Hello, and welcome to my everything about golf website!
My name is Pete Jones and I have over 30 years of experience teaching golf lessons. I spent my youth growing up in Florida, the land of one thousand golf courses, where playing golf is about as common as playing hockey in Canada.
Growing up, like most kids, my sporting influences came from my father, Bobby Jones! Just kidding…but how funny would it be if my dad’s name was Bobby Jones (Google him if you don’t get it)? Seriously though, my father would spend hours giving me golf lessons out on the practice facility next to our favourite golf course. We’d spend an entire day hitting balls and my dad was the person who taught me the best golf tips I have.
I was competing on amateur tours in my teenage years, usually against players much older than I was. I even managed to win a few tournaments! Once I went off to college, I played for my school’s golf team; and when I wasn’t playing or practicing, I was studying for my Fitness and Sport Management Program. After school, I went back on the amateur circuit, had some success, but got tired of all the travel commitments.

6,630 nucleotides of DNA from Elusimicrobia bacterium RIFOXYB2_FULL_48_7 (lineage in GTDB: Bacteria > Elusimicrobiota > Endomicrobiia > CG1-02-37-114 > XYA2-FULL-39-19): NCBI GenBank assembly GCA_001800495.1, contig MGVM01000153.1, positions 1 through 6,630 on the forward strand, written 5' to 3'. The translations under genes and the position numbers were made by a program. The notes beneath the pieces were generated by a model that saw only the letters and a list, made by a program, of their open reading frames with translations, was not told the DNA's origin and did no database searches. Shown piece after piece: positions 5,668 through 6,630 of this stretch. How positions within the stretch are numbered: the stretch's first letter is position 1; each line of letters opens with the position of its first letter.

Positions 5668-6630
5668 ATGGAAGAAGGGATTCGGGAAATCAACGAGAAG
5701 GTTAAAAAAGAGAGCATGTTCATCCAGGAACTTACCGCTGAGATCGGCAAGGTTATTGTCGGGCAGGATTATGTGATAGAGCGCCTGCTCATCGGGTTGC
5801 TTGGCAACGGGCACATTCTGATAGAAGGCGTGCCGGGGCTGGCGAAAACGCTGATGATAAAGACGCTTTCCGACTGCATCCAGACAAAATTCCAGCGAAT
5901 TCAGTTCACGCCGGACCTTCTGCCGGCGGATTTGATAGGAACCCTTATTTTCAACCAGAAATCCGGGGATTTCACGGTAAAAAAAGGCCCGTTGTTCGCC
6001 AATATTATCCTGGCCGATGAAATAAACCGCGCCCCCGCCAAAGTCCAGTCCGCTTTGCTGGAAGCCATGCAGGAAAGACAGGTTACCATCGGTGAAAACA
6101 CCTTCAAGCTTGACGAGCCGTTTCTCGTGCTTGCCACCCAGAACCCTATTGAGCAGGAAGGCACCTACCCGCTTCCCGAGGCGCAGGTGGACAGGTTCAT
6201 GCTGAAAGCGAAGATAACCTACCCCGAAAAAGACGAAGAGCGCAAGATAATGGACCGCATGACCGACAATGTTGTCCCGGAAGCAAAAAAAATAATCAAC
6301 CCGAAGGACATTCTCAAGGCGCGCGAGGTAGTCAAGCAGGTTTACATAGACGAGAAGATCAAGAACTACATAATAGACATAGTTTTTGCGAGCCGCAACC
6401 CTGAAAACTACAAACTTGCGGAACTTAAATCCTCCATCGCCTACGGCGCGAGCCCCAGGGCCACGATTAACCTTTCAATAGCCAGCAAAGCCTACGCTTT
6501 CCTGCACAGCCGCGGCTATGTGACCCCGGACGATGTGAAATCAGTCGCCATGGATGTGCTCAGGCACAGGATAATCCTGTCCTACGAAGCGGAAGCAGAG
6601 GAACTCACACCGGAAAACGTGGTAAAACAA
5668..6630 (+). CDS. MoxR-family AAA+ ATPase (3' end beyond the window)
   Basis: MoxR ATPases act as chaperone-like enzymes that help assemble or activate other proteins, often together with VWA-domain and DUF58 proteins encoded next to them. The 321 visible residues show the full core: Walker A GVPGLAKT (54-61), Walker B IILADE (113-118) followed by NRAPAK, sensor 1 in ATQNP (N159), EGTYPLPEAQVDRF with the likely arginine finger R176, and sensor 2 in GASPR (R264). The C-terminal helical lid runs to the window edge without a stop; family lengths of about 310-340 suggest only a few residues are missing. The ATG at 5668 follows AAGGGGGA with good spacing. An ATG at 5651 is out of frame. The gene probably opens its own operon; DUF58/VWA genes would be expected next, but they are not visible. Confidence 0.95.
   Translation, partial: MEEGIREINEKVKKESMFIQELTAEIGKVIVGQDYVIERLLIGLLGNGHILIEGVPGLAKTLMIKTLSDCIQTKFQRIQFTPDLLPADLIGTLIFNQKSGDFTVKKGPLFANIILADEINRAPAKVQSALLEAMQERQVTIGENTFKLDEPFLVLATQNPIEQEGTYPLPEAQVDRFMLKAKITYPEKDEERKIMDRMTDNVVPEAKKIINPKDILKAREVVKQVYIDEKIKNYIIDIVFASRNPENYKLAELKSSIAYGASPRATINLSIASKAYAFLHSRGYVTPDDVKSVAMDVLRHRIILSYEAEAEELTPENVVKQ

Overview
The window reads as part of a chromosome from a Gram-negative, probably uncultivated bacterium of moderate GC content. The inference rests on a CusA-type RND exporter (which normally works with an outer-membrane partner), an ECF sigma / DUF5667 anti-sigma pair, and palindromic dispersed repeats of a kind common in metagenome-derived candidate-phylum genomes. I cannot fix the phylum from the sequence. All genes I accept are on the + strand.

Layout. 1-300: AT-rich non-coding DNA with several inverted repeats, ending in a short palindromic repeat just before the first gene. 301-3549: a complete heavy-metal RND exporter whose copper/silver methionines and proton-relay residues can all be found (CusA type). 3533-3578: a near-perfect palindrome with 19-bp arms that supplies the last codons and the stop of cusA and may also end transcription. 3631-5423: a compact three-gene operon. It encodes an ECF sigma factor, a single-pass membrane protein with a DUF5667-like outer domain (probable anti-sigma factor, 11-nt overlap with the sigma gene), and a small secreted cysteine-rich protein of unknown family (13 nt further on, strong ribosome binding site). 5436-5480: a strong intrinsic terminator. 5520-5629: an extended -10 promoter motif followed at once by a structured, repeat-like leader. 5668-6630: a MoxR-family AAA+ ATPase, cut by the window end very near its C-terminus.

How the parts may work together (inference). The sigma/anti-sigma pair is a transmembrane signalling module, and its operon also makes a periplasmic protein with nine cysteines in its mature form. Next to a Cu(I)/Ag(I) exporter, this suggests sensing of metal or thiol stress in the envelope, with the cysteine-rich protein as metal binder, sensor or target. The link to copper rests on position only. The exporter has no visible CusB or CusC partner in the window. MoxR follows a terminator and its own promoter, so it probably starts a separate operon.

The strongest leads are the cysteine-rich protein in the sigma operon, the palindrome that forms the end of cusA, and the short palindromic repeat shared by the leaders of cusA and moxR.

By the time I was 30, I was married and had my second child on the way. My wife, Jessica, was always left at home and it was causing a serious strain in our marriage. So, I decided to transform my lifelong passion for golf into a career where I could stay in one place and still be able to support my family. I decided to become a golf instructor.
Golf instruction involves a lot more than you might think. My golf instruction starts with learning about my clients limitations long before I even get them to lift a golf club. There are many different levels of skill in the game of golf. Learning about my students physical capabilities tells me what level of difficulty my teaching should involve with the same goals in mind, lowering their scores.
My experience involves all age groups, men and women, and dozens of different golf venues around North America. In my experience I have learned some golf tips that are helpful to any level of golfer that I will discuss later.
I picked up my first golf club when I was four-years-old. It may have been plastic but I was already making full swings and, according to my father, digging up divots in the backyard. Now, 50-years later, striking pure shots keeps be coming back time and time again. There might be only one thing I love more than striping a drive down the fairway: watching one of my students do it.
It All Starts with Fitness